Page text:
Arena Americas creates a stunning tented experience for guests at MoMA’s sculpture garden, navigating an array of trees, fountains, sculptures and other obstructions.
Each year the Museum of Modern Art (MoMA) in New York City hosts its annual Party in the Garden to benefit the museum’s general operating fund. Traditionally the MoMA hosts the event in the beautiful Abby Aldrich Rockefeller Sculpture Garden—with its outdoor courtyard that is home to more than a dozen world-renowned sculptures, including works by Alexander Calder and Pablo Picasso. For the May 2018 Party in the Garden the client asked Oak Creek, Wis.-based Arena Americas to design a new and exciting way to add space while working with the client’s vision of bringing the outside inside. “Interior space is limited and the goal was to move a 600-person dinner from its long-standing residence inside of the museum to the sculpture garden this year due to an increased guest list,” says Will Madison, Arena America’s national new business development manager.
A complex activation
The structure and elevated sub flooring needed to navigate an array of randomly arranged trees, fountains, sculptures, as well as other obstructions situated around the garden. Arena chose a 20-by-60-meter Amerispan structure with custom atrium assemblies for the project. “The clearspan structure was prohibited to interact with the existing sculptures and trees,” Madison says.
Arena encased all of the existing trees and planters in glass. The client added thick faux grass to the floor and suspended a sprinkling of vines and greenery from the underside of the clear tops, complemented by rustic garden style furniture with bright accents via napkins, table cloths and cushions. “A carefully arranged set of arches, interior gables and glass walls were erected and installed to enclose these natural and manmade obstructions without interacting with them,” Madison says. “The results were atriums that dotted the dining room, showcasing decades-old trees and priceless sculptures open to the sky.”
Keeping all the manufacturing in-house allows Arena to manage both costs and delivery, while providing a completely custom solution with client budget at the forefront of every project. “On the management and production side, Arena loves a challenge that demonstrates our teams’ skills and puts our company capacities on display,” Madison says. “To be in this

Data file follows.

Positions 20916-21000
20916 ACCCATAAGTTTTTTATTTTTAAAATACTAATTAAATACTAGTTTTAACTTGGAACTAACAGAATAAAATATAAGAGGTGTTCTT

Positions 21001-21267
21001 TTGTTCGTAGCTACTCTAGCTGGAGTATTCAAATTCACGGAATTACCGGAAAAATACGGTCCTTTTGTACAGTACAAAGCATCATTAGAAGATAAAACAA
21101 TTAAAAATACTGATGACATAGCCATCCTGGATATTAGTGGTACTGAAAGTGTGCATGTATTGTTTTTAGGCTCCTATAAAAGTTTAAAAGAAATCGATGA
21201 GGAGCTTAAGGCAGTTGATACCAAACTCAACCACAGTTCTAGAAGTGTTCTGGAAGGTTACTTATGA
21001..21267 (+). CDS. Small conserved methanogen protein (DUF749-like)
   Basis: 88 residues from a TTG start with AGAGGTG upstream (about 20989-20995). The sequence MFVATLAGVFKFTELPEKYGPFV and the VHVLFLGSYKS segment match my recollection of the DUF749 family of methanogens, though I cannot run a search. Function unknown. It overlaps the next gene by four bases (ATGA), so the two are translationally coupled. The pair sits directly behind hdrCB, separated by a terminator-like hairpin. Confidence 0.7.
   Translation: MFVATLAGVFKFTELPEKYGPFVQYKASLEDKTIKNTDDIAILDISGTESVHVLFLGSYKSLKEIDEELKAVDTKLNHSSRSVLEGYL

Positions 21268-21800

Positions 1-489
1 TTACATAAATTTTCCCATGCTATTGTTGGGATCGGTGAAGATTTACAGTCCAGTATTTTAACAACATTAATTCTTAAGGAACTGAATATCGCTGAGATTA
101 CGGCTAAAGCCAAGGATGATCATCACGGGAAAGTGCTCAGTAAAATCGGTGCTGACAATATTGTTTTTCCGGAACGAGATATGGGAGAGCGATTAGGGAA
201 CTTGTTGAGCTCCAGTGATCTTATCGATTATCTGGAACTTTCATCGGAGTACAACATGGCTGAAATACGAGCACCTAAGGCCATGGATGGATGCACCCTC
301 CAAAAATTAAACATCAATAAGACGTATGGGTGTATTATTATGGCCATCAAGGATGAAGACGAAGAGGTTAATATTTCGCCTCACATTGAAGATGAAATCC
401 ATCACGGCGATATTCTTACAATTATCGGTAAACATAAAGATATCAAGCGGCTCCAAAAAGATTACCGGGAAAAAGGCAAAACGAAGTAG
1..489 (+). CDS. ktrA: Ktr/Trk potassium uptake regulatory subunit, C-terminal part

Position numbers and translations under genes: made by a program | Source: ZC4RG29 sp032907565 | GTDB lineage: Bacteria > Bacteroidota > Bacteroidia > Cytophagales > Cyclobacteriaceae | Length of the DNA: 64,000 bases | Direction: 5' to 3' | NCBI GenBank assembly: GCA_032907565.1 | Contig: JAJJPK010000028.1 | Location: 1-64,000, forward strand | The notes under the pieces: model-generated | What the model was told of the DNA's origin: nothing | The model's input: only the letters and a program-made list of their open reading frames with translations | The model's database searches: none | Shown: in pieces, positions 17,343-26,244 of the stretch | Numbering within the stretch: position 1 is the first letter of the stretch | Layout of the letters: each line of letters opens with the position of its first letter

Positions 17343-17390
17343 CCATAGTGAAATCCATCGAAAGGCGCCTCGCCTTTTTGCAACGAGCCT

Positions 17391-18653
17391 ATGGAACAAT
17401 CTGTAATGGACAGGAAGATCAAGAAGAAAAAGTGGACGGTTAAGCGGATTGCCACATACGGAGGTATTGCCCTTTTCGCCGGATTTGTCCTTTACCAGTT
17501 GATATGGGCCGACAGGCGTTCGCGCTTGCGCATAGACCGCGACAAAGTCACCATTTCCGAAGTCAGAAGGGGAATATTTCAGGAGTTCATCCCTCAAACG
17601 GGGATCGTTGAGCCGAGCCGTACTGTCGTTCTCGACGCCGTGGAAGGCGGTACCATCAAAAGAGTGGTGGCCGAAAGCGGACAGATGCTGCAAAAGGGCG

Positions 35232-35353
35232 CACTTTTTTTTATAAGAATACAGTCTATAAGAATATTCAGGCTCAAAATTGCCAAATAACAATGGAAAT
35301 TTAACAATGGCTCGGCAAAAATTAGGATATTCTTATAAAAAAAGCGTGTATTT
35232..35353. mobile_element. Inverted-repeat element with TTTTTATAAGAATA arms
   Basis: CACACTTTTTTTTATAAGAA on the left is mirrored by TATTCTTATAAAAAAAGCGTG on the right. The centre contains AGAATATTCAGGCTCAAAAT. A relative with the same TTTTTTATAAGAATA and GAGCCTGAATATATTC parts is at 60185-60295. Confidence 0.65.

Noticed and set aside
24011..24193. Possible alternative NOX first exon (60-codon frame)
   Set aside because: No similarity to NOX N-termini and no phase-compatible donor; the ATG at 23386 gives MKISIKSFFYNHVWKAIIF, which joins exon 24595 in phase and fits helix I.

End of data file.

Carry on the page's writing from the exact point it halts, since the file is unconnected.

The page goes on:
industry, you must love what you do, and it was a lot of fun conceptualizing, fabricating, installing and completing this complex activation.”
Arena supplied a multi-level plywood floor with scaffold sub structure, with reinforced joists to allow heavy equipment to pass over the top incident-free during the setup and strike. “This floor, like the structure, carefully navigated the same trees, flower beds and sculptures,” Madison says.
The crew installed concrete ballasts below the scaffold floor, lag bolted the baseplates to the multi-layer plywood floor and additionally secured them to the concrete ballasts below.
“It seems to rain during the crane day every year without fail,” Madison says. “It is always hot and humid in NYC during the summer and this year was no different. There was some staff coverage on the day of the event because it was overcast, but 200 tons of air conditioning did its part to mitigate the humidity and unavoidable body heat of nearly 700 people in an enclosed space.
“Every project starts with what feels like sufficient time,” he continues. “However, once the custom design process begins with our amazing in-house design and manufacturing team, and coordination with the skilled labor team that allowed us to navigate all of the obstacles that were both site specific, as well as customized product, successful completion of the project in a safe and timely manner always is a sprint to the finish.”